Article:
On March 3, 2020, the French National Consultative Committee on Ethics (“CCNE”) published the “Ethical Challenges of Gene Editing: Between Hope and Caution”. The members had unanimously adopted these recommendations on September 19, 2019.
This statement referred to as “Opinion 133” deals with the ethical dilemmas of modifying DNA in living organisms, plants, and animals, but especially in humans, and focuses on editing human germ cells (from human embryos or gametes) to create genetically-modified babies.
In the context of heritable gene editing, the committee declares: “Too many technical and scientific doubts have yet to be clarified”.
Therefore, the “CCNE” insists that due these unknown long-term effects, an international moratorium is necessary, which would take precedence over any French legislation, prior to implementing any of these applications.
The “CCNE” also advocates a large public awareness campaign and an ethical debate. “To accept the idea that everything could be regulated by means of a tool of governance or dialogue would assume that the technique is neutral with respect to its object (…). In the first instance this is a cultural problem, a choice of civilization for our societies.”
The CCNE emphasizes that societal and cultural issues are involved, especially for the unborn child who gives no consent, and who may file a “grievance” for being born “modified”.
The choice between the individual’s benefit (eliminating disease or handicap) compared to the collective risk (risk of social transgression, refusal of “differences” is complex). Indeed, it is vital to investigate on the danger of genetic standardization. What would it mean to live in a world where differences such as disabilities or even specific personality traits are labeled “unacceptable or undesirable”?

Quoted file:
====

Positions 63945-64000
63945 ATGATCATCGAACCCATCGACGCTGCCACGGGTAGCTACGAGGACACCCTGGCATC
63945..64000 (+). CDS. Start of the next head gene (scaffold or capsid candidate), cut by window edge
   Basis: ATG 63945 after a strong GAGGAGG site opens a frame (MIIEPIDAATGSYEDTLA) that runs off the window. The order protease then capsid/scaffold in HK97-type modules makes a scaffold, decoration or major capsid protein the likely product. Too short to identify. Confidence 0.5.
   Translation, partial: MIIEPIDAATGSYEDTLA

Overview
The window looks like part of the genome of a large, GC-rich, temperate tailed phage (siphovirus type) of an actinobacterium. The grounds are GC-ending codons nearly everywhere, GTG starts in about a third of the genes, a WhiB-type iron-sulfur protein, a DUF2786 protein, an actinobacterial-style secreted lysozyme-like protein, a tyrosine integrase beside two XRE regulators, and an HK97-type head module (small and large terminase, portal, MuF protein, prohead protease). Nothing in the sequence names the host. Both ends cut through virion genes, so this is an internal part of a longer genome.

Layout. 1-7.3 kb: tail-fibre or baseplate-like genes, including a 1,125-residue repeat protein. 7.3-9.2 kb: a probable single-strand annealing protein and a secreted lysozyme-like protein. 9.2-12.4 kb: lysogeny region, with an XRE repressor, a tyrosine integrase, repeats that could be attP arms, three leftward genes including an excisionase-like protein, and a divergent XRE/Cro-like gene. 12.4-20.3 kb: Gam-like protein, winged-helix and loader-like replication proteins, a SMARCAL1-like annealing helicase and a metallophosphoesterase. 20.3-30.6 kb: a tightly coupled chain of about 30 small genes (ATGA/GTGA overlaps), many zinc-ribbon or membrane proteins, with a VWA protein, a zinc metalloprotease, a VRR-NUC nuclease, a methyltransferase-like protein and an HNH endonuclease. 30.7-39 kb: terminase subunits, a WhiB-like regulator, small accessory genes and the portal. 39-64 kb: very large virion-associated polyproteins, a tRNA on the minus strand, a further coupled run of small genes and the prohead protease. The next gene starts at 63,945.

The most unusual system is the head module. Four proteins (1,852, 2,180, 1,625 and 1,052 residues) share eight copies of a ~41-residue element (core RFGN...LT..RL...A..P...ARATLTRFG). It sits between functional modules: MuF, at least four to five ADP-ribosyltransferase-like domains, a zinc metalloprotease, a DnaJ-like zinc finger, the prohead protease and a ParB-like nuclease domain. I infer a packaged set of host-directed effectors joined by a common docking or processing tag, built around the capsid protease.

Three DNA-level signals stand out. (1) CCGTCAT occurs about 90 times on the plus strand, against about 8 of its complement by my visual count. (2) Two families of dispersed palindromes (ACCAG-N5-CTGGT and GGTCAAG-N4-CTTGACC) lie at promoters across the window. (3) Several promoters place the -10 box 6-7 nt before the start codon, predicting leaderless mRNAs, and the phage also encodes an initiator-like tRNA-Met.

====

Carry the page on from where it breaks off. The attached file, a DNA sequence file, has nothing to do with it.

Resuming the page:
The report also alerts on the fact that this technology is likely to generate unrealistic expectations that cannot be met.
Although the “CCNE” calls for an international moratorium, it does not rule out specific genome repair in the future, but calls for specific ethical examinations for these applications which may lead to developing new medical procedures.
Regarding 3-parent IVF, which raises several identical issues, and which has already resulted in births in several countries, despite the precautionary principle, the “CCNE” concludes that it can be qualified as a treatment for the disease and is not eugenics.
Lastly, the report states that gene editing is closely linked to other issues such as: “the development of organoids from pluripotent stem cells, synthetic gametes, and human organs in animal chimeras”. The pending bioethics bill in France also addresses these topics.
Alliance VITA, who had previously launched its’ No GM Babies campaign in 2016, states that this current report clarifies many of the risks and ethical issues inherent in performing heritable genome editing on human embryos and gametes, in order to give birth to genetically modified children.
By requesting an international moratorium, France is heading in the right direction, calling for prudence and responsibility, especially when the current revision of the bioethics law could abolish the ban on creating transgenic embryos for research purposes.
Nonetheless, some important issues have not been addressed, including the use of human embryos as research material. Since clinical trials must be preceded by research stages, how many embryos will be required for basic research? If there is a shortage of supernumerary embryos, will the ban on creating embryos for research also be lifted? Furthermore, the fact that each embryo is unique, and therefore impossible to completely control, is not addressed. The human embryo, thus created, is the guinea pig of these questionable techniques, which transformed it.
Finally, on the subject of how to treat embryos just after fertilization, this implies deliberately conceiving an embryo with a disease which would need to be treated. Embryos are obtained by IVF, to deliberately create these embryos with defects that hereditary genetic editing is supposed to repair. Isn’t it curious that medicine is creating its own patients, without any promise of treatment, and without any guarantee against unexpected risks being inherited by future generations?